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HP touts memristor development, bleak future for transistors

Vlad Savov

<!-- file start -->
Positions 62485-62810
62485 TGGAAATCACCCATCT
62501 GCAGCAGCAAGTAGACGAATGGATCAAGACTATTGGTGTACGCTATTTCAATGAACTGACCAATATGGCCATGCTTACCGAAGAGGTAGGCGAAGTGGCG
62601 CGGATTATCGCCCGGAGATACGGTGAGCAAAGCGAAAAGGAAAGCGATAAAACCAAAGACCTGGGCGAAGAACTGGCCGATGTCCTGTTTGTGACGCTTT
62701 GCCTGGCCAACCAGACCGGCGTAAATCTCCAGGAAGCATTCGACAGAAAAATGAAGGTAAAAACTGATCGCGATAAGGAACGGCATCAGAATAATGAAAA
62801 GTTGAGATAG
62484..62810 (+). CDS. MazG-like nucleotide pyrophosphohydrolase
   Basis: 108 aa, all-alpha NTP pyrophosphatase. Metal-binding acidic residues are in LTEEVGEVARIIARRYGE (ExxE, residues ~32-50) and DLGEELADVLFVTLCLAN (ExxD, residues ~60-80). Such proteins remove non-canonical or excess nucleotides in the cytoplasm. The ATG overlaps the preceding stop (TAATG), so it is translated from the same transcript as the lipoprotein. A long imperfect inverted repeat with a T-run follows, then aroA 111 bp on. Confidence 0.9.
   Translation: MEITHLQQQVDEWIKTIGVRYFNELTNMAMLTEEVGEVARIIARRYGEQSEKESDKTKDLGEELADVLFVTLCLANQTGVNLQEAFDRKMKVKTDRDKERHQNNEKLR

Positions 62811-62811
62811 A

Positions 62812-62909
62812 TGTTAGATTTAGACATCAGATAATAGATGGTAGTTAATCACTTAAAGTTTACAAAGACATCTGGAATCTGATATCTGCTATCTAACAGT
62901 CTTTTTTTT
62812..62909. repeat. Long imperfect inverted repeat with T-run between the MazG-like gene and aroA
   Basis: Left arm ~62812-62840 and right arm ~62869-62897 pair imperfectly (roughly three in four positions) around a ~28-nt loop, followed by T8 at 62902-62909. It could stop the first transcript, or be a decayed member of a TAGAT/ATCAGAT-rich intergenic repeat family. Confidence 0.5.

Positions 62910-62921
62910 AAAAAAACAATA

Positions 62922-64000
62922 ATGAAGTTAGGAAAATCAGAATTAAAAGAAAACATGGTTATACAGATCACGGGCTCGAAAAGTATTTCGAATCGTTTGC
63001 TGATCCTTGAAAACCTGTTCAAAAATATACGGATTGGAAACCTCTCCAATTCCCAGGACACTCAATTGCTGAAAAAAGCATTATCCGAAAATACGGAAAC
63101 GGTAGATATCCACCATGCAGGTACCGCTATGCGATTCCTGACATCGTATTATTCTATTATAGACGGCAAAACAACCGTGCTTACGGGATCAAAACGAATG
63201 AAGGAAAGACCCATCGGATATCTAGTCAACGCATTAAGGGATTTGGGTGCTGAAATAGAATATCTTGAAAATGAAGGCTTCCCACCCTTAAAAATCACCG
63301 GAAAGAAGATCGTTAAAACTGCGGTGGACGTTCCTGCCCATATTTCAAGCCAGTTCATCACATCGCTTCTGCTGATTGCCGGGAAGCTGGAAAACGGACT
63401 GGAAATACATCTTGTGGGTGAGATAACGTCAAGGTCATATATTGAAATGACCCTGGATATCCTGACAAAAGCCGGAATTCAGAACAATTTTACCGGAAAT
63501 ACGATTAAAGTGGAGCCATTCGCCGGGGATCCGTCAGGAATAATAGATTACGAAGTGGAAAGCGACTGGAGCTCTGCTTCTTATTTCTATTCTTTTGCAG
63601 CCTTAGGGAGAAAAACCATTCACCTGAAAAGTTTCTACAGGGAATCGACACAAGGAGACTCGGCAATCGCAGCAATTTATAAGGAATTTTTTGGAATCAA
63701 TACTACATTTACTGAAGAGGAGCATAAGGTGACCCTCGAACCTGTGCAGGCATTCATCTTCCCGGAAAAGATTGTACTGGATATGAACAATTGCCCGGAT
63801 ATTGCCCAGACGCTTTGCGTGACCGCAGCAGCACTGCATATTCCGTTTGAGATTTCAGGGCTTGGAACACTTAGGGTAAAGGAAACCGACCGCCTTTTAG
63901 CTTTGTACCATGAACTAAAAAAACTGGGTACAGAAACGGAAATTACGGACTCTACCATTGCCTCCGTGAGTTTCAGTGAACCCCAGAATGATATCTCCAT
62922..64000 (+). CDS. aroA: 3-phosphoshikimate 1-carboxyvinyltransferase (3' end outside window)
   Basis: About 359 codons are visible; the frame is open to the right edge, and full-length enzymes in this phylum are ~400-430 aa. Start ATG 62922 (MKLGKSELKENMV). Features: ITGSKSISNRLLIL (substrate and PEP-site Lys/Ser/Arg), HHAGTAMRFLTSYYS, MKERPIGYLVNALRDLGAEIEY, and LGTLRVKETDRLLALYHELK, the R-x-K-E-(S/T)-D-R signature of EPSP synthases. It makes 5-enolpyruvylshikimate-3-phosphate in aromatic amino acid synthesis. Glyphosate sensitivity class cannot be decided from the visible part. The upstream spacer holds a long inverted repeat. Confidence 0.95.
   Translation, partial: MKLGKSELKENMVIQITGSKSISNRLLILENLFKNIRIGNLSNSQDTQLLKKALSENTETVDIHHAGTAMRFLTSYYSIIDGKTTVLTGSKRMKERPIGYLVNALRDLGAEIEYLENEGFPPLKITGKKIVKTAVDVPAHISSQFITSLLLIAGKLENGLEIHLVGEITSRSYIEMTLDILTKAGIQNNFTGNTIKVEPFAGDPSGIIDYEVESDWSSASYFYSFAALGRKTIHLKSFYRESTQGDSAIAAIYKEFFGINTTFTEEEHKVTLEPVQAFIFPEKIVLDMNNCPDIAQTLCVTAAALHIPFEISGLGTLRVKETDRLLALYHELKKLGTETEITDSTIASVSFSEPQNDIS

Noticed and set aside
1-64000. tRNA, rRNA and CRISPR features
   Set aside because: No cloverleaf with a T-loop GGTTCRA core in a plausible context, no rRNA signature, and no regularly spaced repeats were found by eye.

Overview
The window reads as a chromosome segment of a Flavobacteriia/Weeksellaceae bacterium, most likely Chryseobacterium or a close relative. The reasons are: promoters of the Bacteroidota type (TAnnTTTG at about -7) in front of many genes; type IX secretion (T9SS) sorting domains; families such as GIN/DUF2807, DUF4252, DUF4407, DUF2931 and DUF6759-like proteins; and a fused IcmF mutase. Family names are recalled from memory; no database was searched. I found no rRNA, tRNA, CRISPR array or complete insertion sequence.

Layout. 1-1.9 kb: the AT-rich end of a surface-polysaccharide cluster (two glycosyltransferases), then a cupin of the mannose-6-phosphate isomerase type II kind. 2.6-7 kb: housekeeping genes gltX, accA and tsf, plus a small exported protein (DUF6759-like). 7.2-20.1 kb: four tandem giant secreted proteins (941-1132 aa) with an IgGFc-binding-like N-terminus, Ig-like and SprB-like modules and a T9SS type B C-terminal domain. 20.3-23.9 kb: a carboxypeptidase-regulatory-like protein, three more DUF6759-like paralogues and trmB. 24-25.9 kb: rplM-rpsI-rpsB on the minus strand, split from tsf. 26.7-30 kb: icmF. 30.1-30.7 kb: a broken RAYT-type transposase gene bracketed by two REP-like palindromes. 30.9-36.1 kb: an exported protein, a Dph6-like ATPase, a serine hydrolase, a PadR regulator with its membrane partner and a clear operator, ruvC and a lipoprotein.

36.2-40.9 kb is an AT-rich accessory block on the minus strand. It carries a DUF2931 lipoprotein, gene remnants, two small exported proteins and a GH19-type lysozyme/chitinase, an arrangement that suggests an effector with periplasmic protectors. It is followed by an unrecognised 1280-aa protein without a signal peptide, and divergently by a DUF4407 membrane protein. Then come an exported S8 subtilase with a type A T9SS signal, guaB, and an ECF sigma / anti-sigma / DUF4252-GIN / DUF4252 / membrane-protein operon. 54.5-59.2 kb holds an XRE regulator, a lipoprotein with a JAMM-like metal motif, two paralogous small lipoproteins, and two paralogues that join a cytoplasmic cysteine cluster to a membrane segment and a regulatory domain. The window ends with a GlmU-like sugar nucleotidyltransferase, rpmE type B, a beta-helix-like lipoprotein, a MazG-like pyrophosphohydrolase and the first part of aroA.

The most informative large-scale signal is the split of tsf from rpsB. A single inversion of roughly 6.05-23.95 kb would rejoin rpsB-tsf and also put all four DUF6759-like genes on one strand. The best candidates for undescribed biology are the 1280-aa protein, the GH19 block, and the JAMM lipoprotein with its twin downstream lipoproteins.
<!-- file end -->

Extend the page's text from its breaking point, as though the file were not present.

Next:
Silicon transistors are the stuff all our dreams of android sheep are made of, but there will ultimately be a limit to how many of them you can squish together inside a processing chip. The progressive avoidance of physical limitations by moving to yet more minuscule dimensions is admirable, but some folks at HP seem to believe the answer lies in a whole different technology. The company has been talking to the New York Times about its memristor (memory resistor) development, which promises to perform both data processing and storage tasks (even without an electrical charge), while also being capable of stacking in a three-dimensional array that would allow for vast scaling potential down the line. Promises for the future include a three nanometer memristor that can switch on and off in a nanosecond, as well as a 20GB per square centimeter memory density that we might expect to arrive within three years. If we believe the dudes in the white coats, that is. The important thing is that memristor-based storage has already been tested to successfully perform "hundreds of thousands" of read and write operations without failing, so the potential is indeed there. Now we just need a bit of luck and a smidgen of patience.

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